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What Is Count in Criminal Litigation?

In criminal litigation, a count refers to a specific charge or allegation brought against a defendant in an indictment or information. In common law jurisdictions like the United Kingdom and the United States, criminal charges are typically divided into separate counts, each specifying a particular offence.

A count provides a clear and distinct description of the alleged criminal act committed by the defendant. It outlines the elements of the offence and serves as a basis for the prosecution to prove the defendant's guilt beyond a reasonable doubt. The number of counts in a case can vary depending on the complexity of the alleged criminal activity and the specific charges brought against the defendant.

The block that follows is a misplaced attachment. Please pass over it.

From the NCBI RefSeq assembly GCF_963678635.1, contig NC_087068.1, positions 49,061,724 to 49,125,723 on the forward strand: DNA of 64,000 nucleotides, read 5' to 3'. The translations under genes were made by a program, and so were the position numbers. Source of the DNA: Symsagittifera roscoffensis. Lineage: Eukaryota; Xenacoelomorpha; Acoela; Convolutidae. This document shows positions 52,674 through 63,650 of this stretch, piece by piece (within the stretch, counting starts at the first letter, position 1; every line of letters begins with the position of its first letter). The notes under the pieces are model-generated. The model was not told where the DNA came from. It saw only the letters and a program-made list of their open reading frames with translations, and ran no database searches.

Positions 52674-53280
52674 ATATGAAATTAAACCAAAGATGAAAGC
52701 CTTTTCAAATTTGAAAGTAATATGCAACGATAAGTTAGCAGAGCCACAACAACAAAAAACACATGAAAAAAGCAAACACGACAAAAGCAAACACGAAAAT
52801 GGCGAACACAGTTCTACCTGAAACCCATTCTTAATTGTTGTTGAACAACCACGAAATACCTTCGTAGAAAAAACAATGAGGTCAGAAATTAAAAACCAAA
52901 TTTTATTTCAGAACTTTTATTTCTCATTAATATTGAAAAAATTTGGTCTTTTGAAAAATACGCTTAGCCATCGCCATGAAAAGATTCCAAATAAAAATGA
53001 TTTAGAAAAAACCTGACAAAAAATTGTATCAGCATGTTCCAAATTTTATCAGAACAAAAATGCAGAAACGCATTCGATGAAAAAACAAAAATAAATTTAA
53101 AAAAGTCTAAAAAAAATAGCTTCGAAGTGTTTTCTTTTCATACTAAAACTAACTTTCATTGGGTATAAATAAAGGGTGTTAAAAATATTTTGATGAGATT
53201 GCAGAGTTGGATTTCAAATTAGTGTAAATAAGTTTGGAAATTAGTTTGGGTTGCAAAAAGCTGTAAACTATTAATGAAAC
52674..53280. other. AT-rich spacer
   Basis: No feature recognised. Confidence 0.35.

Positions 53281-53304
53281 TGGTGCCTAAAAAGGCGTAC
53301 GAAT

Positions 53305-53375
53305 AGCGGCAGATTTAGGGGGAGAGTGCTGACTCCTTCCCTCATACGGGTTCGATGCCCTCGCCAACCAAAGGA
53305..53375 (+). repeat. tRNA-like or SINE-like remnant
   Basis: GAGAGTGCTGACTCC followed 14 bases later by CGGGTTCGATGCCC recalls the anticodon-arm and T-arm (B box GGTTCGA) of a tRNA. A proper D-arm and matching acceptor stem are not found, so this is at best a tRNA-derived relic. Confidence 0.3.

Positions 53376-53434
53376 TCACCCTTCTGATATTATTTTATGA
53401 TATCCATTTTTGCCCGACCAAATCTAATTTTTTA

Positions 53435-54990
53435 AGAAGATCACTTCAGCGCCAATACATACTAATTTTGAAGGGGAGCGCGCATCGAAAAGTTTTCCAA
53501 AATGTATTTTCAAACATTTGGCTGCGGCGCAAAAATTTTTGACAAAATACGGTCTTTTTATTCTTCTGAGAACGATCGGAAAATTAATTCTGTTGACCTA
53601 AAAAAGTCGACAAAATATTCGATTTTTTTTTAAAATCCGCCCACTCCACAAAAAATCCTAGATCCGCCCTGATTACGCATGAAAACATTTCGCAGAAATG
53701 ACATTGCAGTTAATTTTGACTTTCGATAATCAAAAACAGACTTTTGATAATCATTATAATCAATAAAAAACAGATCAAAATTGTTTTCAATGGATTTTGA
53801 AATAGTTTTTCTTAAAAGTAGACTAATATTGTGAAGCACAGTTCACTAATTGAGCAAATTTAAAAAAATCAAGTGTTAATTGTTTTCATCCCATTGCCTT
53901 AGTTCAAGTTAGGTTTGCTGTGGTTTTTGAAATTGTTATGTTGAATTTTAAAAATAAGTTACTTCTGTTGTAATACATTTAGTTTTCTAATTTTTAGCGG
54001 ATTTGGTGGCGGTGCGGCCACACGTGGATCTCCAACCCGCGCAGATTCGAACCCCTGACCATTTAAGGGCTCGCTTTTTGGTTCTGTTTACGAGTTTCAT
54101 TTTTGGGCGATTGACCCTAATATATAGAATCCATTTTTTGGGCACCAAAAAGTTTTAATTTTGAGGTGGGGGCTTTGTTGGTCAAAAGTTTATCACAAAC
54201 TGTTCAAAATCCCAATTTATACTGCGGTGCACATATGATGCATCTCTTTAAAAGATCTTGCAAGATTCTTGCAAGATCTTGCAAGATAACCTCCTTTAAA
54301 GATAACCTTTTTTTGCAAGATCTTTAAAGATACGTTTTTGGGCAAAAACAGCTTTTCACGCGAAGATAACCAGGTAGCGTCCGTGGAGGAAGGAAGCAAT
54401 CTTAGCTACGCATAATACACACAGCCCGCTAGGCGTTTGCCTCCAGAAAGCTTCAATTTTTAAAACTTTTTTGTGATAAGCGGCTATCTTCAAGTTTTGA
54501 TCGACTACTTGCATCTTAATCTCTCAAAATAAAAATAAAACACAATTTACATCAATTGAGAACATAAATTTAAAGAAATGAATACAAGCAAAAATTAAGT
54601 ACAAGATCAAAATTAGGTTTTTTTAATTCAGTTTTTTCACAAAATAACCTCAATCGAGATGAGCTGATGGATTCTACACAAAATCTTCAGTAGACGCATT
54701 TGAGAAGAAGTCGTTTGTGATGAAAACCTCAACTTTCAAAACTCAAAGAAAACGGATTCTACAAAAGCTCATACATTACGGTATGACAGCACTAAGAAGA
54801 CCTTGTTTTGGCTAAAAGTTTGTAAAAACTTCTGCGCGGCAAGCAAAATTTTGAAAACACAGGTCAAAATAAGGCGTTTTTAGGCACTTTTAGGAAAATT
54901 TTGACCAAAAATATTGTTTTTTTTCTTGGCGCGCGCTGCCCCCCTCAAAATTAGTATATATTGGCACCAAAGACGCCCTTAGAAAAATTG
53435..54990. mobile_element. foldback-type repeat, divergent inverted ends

For example, in a case involving theft, there might be separate counts for each instance of stolen property, specifying the date, location, and details of each offence. Each count is treated as a separate charge and must be proven individually by the prosecution.

During a trial, the jury or judge will consider each count separately and render a verdict based on the evidence presented for each specific charge. The outcome of the trial may involve convictions on some counts and acquittals on others, depending on whether the prosecution successfully proves the elements of each offence beyond a reasonable doubt.

You can learn more about this topic with our Criminal Practice notes.

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